DEBRA J. SAUNDERS: It’s the end of the ride
After more than 30 years in journalism, including four years covering Donald Trump for the Review-Journal, White House correspondent Debra J. Saunders is taking a break.
White House press briefings are no longer must-see TV. With former President Donald Trump gone, if you want to watch the daily briefings, you can’t just turn on cable news networks that rely on ratings. In President Joe Biden’s White House, C-SPAN is your safe bet.
Because of coronavirus social distancing protocols, there are no crammed rows of questioners from assorted media outlets shouting questions at press secretary Jen Psaki. The back-and-forth is civil.
Even without the COVID rules, you know that the mood in the room is different simply because Trump, with his arsenal of grudges and suspicion of “fake news,” is gone.
The hostility between Trump and the press was evident at his first press secretary’s very first remarks in the James S. Brady briefing room. From the moment Sean Spicer wrongly called out the press corps for “deliberately false reporting” on the Trump inauguration crowd size, savvy broadcasters understood that Trump’s briefings offered not only news but also entertainment.
The Biden press team doesn’t want to compete with that. “Sleepy Joe” Biden, as the 45th president called him, won by offering America the opposite of Trump — civility, predictability, a willingness to govern off camera.
Friends have told me they are so glad Biden doesn’t tweet. He does, I tell them, and they’re shocked.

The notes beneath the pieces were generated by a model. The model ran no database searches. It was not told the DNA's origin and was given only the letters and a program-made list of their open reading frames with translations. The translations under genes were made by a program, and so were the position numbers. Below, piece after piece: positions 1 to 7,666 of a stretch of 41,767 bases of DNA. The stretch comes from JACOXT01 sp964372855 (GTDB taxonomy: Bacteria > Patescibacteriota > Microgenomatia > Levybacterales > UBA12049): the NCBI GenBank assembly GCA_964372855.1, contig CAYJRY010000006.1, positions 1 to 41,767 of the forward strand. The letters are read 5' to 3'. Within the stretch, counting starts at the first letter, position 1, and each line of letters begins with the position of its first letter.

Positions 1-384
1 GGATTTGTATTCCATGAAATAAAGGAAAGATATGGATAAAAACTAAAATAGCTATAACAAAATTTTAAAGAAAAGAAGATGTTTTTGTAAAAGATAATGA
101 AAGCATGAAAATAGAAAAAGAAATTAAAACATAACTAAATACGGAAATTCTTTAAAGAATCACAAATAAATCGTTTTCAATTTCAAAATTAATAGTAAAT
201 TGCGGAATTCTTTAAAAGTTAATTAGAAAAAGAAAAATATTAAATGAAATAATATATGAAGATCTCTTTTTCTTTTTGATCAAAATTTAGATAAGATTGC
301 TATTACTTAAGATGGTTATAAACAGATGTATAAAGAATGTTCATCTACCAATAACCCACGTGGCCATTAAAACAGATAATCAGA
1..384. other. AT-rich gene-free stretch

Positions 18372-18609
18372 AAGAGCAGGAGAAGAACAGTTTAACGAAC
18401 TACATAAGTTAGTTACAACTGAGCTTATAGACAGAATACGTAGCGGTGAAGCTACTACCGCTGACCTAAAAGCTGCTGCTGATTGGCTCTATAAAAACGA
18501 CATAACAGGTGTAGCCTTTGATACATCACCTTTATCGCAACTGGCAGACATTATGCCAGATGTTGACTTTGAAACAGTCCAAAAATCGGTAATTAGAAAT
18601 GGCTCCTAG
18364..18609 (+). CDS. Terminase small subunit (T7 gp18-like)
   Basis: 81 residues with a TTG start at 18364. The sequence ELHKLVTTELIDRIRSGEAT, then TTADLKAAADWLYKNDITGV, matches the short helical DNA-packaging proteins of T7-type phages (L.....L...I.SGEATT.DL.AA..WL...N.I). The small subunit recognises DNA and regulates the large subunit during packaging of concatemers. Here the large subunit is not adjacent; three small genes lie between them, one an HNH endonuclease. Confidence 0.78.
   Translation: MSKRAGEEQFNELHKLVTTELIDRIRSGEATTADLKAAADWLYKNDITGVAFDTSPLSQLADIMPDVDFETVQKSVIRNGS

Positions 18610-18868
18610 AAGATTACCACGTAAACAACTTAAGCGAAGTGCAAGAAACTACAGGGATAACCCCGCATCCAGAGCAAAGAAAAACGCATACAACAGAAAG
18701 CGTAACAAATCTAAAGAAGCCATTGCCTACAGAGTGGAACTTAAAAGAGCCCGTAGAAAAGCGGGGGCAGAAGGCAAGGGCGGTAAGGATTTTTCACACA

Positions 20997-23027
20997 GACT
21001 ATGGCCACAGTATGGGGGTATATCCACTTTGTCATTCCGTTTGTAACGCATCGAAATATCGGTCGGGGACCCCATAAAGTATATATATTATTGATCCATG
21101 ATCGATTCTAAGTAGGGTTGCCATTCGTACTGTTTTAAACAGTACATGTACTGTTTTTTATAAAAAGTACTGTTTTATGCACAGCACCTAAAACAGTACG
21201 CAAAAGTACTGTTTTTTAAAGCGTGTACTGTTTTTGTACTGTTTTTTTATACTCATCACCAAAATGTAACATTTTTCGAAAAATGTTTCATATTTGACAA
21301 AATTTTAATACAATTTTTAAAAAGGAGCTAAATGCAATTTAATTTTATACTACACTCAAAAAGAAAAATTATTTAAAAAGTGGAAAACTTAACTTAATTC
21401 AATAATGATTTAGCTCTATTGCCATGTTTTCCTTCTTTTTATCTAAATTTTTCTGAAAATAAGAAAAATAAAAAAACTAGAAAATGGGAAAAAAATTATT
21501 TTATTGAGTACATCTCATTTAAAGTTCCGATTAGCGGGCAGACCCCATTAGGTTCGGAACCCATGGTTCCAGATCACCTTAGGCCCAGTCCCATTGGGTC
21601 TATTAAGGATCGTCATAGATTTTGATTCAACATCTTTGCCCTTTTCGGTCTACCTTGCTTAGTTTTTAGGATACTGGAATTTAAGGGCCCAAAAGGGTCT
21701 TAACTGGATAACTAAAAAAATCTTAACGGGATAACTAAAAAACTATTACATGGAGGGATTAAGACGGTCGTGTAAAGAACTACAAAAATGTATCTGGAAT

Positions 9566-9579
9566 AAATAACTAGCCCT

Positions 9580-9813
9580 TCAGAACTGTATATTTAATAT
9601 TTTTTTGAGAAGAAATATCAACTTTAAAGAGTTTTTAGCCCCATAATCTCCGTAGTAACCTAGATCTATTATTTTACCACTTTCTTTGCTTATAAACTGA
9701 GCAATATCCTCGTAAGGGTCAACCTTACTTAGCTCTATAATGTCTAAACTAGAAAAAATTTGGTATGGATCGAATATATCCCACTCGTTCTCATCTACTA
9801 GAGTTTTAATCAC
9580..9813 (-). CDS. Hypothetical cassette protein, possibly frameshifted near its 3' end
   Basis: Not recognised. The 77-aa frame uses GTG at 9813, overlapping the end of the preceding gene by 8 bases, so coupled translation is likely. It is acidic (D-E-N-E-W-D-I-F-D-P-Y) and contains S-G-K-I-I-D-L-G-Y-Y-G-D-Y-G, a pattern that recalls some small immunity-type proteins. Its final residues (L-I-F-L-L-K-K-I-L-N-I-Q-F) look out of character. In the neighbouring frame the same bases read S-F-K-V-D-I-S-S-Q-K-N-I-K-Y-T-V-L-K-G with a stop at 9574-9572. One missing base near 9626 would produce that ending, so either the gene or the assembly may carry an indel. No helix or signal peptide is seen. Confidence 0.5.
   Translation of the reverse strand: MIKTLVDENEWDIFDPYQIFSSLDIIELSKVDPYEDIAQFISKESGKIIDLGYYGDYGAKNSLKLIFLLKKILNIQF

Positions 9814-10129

Why didn’t they know? There’s no news in Biden’s tweets. There are no nasty nicknames. Biden doesn’t make everything about himself. Rather than use Twitter to exact revenge against critics, Biden uses Twitter to promote his agenda.
When reporters ask Psaki about Trump’s latest sound bite, Psaki makes it clear that she does not want to engage. More non-Trumpian behavior: walking away from a fight.
I am not saying that the Biden administration is staffed by cupcakes. They can play hardball with the best of them.
Biden deputy press secretary T.J. Ducklo threatened a Politico reporter who was working on a story about his personal relationship with Axios reporter Alexi McCammond. “I will destroy you,” Ducklo told Tara Palmeri, according to Vanity Fair. Ducklo also told Palmeri she was “jealous” because a man she had been interested in preferred McCammond instead.
Ducklo’s behavior was downright Trumpian, except in one important way — he intimidated Palmeri over the phone during what was supposed to be an off-the-record conversation.
After the Vanity Fair report, Ducklo, who has stage 4 lung cancer, apologized in a letter to Palmeri and was suspended for a week without pay.
Reporters then questioned if Ducklo’s continued employment undercut Biden’s Inauguration Day promise to “fire on the spot” any staffer who treats colleagues with disrespect. Ducklo promptly resigned.
It was all very old school.
Which brings me to the other perception readers have shared: Because the Biden team does its heavy lifting off camera, they see this White House as a sleepy backwater that probably feels like a vacation after four years of Trump.
Not even close. If you look at the briefing room today, you’ll see that a number of faces in the Trump press corps are gone. Some have been replaced by reporters who covered the Biden campaign, others have moved on to beats that don’t keep them on a news treadmill that runs nonstop.
After 30-plus years writing for daily newspapers, four years covering Trump and five weeks covering Biden, I am out of gas. Covering Trump was like riding a roller coaster, and covering Biden looks like running a marathon after a roller coaster ride. Thanks for joining me on the roller coaster. I’m getting off here.
In case you’re wondering, I’m not sure what’s next — a return to journalism or something different. But first, I plan a month or two to sleep, read and recharge. Then I can decide about the next ride.
Contact Debra J. Saunders at debrajeansaunders @gmail.com. Follow @DebraJSaunders on Twitter.